FIGURE 5-4. Distribution of metal concentrations within and across brands of disposable e-cigalike devices.


Distribution of metal concentrations within and across brands of disposable e-cigalike devices. NOTES: Horizontal lines within boxes indicate medians; boxes, interquartile ranges; error bars, values within 1.5 times the interquartile range; solid circles, (more...)

So far, only one published study has compared metal concentrations in e-cigarette emissions to metal biomarker concentrations in an e-cigarette study. In that study, conducted among 64 daily e-cigarette users (59 using second- and third-generation devices and 5 using first-generation cigalikes), the levels of chromium and nickel were measured in several samples collected from the e-cigarette device (dispenser, aerosol, and tank) used by the participant, as well as in several biomarkers collected non-invasively: urine, saliva, and exhaled breath condensate (EBC); and data on e-cigarette use (Aherrera et al., 2017). Median nickel and chromium levels were 0.73 and 0.39 µg/g creatinine, respectively, in urine; 2.25 and 1.53 µg/L in saliva; and 1.25 and 0.29 µg/L in EBC. In adjusted models, tertiles 2 and 3 of aerosol nickel concentrations were associated with 16 percent and 72 percent higher urine nickel and 202 percent and 321 percent higher saliva nickel compared with the lowest tertile. Tertile 3 of aerosol chromium levels was associated with 193 percent higher saliva chromium. An earlier time to first vape in the morning and more frequent coil change were associated with higher urine nickel. Tertile 2 of e-liquid consumption per week and voltage were associated with higher saliva nickel levels than tertile 1. Therefore, this study presents evidence that participants' internal doses of chromium and nickel were positively associated with e-cigarette aerosol concentrations. Additional research is needed to evaluate the association between metal levels in e-cigarette emissions and metal biomarkers, as well as comparing metal biomarker levels in e-cigarette users and a comparable group of non-users.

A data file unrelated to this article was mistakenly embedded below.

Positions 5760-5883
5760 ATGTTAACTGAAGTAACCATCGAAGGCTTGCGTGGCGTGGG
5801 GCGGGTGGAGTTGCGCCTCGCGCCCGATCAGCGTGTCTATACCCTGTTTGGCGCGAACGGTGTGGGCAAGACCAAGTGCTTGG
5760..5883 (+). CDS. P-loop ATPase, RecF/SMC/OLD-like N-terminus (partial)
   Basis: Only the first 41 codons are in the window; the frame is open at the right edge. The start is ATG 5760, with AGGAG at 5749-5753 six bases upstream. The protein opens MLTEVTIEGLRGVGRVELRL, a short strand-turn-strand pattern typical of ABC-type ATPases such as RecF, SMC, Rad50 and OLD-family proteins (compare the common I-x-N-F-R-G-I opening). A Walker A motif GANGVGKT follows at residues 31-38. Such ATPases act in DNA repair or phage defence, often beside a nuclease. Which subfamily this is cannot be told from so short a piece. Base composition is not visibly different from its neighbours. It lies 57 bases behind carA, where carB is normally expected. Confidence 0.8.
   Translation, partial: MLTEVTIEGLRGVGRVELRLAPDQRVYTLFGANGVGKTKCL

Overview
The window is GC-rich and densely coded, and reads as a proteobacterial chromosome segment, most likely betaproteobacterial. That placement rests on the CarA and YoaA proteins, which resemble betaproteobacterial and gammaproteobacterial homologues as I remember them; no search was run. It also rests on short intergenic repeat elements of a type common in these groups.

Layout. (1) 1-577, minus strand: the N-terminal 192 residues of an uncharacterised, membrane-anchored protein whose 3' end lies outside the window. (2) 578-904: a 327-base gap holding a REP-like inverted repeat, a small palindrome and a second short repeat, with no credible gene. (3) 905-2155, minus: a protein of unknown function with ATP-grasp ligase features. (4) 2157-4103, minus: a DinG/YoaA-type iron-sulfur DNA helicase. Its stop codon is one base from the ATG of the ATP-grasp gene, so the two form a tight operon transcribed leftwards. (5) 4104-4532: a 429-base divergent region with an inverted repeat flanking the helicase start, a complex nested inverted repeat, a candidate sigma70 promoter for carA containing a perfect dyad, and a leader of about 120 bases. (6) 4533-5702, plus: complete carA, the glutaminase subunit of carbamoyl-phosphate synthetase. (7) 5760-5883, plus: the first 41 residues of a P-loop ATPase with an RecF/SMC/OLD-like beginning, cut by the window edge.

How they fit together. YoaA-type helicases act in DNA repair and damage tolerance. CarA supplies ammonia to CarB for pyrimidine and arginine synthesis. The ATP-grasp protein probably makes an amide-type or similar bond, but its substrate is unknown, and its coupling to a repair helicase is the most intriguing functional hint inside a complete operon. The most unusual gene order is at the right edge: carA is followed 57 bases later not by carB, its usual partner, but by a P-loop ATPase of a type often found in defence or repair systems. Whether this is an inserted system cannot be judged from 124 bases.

Exposure to metals through e-cigarettes is relevant as certain metals can cause serious health effects. For example, lead exposure is associated with neurotoxicity (Garza et al., 2006) and cardiovascular disease (Navas-Acien et al., 2007), and chromium(VI) and nickel have been associated with respiratory diseases such as lung cancer (IARC, 2012, 2017; Jaishankar et al., 2014). Nickel can also induce an allergic response in some individuals. Several cases of nickel-induced allergic dermatitis have been related to e-cigarette use (Maridet et al., 2015; Ormerod and Stone, 2017). Another concern is that metal absorption is markedly higher through inhalation, as compared with ingestion, and that while some of the metals found in e-cigarette aerosol are essential elements when ingested (zinc, manganese, copper, and chromium[III]), exposure to these metals through inhalation tends to be toxic (Goyer and Lavoie, 2001; Tchounwou et al., 2012). For chromium, no study has measured the valence state and it is currently unknown if the form of chromium in the aerosol is chromium(III) or chromium(VI). The implications could be major as chromium(VI) is an established carcinogen.